Thoughts of food are never far away, whether we stick to three squares or take the more contemporary approach of mini-meals throughout the day. Here at the College, Midnight Breakfast before finals draws a major crowd—no doubt brought together by general hunger, communal nervousness, and the desire for a break. The Spirit Day buffet is another well-attended celebration of eating as is the warm weather ice-cream social initiated by President Spar during her first year at Barnard. And let’s not forget the night of the Big Sub. Food symbolizes family, friendship, conviviality, love, and the list goes on. Not only does food sustain our bodies, it nourishes our spirits—the idea behind the expression “comfort food.”
What we eat, how we cook it (if we do; recall the raw food movement), and how we grow and distribute it are all frequent subjects in the media. As we keep our eyes focused on the Barnard alumnae base, we too noticed that a number of Barnard women have pursued careers related to food. Our photographic feature depicting some of these women may surprise you with the diversity of their enterprises. In a companion story, New York caterer Liz Neumark explains her desire to reinvigorate her entrepreneurial spirit by establishing an upstate farm to supply fresh produce for her thriving business, Great Performances, while teaching children where their carrots really come from.
While we wouldn’t exactly say this a food-themed issue, we do open with Debora Spar’s warm tribute to her Greek father-in-law and his love of cooking for family his way, and we close with a ’70s class member whose Barnard spirit to excel leads her to enjoy competing in cooking contests.
This issue also offers plenty of food for thought. This spring saw a number of distinguished scholars and experts come to the campus to explore a variety of contemporary issues. Anita Hill examined the current home mortgage crisis and what it means for the American Dream of home ownership. Diane Ravitch took on the case of the so-called benefits of privatizing our public schools. The Consul General of Israel in New York, Ido Aharoni, outlined his thoughts on the current crises in the Middle East.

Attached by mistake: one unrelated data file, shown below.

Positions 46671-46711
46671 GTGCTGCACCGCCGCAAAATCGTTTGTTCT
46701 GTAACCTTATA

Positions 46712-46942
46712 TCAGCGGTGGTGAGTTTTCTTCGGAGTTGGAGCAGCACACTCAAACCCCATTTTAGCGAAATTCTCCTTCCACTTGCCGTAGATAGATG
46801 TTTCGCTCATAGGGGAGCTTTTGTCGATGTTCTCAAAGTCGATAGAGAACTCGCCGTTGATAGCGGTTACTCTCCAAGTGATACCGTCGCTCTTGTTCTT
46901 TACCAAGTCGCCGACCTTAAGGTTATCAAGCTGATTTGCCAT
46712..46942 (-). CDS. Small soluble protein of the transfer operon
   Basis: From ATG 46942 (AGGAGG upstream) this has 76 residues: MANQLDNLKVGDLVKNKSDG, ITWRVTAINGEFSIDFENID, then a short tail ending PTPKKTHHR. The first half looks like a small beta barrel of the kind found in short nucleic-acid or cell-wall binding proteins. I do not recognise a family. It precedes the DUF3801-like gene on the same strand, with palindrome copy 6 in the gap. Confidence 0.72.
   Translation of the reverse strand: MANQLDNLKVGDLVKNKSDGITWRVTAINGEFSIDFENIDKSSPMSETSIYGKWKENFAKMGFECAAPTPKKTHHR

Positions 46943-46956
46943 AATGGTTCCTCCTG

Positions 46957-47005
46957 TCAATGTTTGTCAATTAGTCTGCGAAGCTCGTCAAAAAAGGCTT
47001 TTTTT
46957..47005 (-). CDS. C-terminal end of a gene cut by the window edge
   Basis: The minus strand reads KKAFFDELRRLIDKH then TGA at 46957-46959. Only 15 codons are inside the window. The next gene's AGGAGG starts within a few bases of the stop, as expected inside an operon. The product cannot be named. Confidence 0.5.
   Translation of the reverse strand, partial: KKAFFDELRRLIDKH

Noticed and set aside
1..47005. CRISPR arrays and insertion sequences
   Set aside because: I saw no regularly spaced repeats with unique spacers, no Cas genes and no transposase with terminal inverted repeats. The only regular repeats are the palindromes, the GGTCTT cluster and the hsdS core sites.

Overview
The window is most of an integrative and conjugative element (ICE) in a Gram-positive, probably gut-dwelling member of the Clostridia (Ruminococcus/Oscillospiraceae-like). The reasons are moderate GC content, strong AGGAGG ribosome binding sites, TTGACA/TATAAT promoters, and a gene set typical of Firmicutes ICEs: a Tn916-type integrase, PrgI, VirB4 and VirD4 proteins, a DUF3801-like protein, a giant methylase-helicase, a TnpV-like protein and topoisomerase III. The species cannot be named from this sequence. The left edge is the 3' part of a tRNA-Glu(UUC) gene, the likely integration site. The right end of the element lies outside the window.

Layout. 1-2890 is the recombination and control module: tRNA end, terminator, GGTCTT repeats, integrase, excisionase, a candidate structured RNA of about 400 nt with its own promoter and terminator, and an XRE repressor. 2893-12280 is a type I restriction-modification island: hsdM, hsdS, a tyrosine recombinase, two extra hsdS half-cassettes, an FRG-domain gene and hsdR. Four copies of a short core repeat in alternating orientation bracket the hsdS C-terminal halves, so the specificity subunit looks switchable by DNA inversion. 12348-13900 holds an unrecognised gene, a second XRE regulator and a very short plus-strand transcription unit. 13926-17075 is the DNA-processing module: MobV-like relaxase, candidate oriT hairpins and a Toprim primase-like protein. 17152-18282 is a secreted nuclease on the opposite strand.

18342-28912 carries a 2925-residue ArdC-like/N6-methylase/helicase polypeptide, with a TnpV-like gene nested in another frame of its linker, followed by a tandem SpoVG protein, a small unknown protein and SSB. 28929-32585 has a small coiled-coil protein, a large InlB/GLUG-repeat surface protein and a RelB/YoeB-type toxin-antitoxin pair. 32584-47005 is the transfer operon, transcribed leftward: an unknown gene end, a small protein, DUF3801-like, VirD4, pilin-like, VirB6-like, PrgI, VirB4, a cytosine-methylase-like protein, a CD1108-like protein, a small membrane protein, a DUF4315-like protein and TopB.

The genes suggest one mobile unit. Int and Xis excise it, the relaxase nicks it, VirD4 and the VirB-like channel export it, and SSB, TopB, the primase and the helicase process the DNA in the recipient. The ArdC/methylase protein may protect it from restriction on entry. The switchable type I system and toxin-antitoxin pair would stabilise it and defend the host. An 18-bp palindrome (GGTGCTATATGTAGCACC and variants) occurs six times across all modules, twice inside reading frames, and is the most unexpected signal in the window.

The Fourth Annual Global Symposium in Mumbai, the commercial heart of India, brought a significant number of Indian women leaders together to discuss the ways and means of leadership and their own careers. This year’s symposium also expanded the role of the Barnard Global Fellows, specially selected each year to participate in this international event. Six Barnard student fellows met with Indian high schoolers to explore such topics as community activism and the importance of financial literacy. From Barnard’s theatre department, Assistant Professor Shayoni Mitra brought the fellows to a special theatrical performance meant to showcase the power of theatre to implement social change. The second Athena Film Festival also focused the spotlight on women leaders—in all aspects of filmmaking, bringing together producers, directors, writers, and performers.
How was your spring season? Before you welcome the start of summer, please join us for Reunion, May 31 to June 3.
— The Editors